Another Day On Earth - Rolling Stone
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Another Day On Earth

In 1991, when Brian Eno encountered a delay in the release of My Squelchy Life, which would’ve been his only solo vocal album since 1977’s Before and After Science, he ditched most of it in favor of an inferior, instrumental-dominated disc, 1992’s Nerve Net. For Another Day on Earth, the producer-provocateur returns not only to the vocal intimacy of My Squelchy Life but also to the music itself: The brooding prog-funk of Life‘s “Under” reappears here virtually untouched. It’s a highlight of a low-key but often lovely disc that offers glimpses of the Eno that revolutionized art rock via his work with Roxy Music, David Bowie, Talking Heads and U2, and his similarly fine Seventies solo output. Whether coasting through the underdeveloped melody of “This” or snuggling up to the string-laden folk of “How Many Worlds,” Eno brings a master’s touch to both substandard material and fleshy little marvels that pick up where Before and After Science left off.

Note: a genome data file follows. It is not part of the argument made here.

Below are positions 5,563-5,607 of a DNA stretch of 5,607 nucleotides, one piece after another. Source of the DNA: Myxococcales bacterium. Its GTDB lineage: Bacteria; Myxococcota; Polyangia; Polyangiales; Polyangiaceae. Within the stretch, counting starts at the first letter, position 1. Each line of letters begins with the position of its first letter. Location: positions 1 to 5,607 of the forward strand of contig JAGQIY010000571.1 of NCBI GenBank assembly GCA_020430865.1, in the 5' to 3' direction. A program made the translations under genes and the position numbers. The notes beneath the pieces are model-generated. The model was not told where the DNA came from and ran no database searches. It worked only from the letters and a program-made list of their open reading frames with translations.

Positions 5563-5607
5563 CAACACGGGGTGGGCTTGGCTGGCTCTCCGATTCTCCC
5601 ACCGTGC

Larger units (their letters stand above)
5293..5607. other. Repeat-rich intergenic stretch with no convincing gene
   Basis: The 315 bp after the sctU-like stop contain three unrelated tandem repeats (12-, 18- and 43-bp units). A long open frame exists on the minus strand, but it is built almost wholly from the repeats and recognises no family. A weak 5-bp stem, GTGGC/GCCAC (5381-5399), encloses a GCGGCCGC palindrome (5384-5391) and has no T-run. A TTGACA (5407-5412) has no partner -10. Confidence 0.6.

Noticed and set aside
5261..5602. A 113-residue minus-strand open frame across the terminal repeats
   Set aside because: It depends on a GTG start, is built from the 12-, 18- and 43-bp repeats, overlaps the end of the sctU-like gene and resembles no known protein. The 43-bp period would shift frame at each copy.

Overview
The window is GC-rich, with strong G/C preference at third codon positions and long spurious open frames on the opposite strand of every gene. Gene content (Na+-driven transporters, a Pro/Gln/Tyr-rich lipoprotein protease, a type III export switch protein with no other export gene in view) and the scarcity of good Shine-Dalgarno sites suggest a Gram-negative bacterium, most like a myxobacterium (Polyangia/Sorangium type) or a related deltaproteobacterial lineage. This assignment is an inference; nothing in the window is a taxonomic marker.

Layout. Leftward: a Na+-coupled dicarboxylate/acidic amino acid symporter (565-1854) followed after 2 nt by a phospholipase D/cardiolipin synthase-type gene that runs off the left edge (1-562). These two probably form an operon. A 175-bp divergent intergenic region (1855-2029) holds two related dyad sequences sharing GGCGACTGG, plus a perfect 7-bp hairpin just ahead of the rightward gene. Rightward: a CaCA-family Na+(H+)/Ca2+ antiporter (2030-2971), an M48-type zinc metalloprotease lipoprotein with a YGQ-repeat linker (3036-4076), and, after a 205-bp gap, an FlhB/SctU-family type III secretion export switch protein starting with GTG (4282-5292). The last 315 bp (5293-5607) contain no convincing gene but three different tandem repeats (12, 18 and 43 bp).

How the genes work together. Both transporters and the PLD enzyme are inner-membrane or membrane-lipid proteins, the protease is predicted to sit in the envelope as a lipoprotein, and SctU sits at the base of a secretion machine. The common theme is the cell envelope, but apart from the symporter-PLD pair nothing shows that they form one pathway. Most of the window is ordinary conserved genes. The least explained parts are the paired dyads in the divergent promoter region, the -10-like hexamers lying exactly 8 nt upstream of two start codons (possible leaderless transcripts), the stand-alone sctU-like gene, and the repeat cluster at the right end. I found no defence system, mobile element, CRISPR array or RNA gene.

In This Article: Brian Eno


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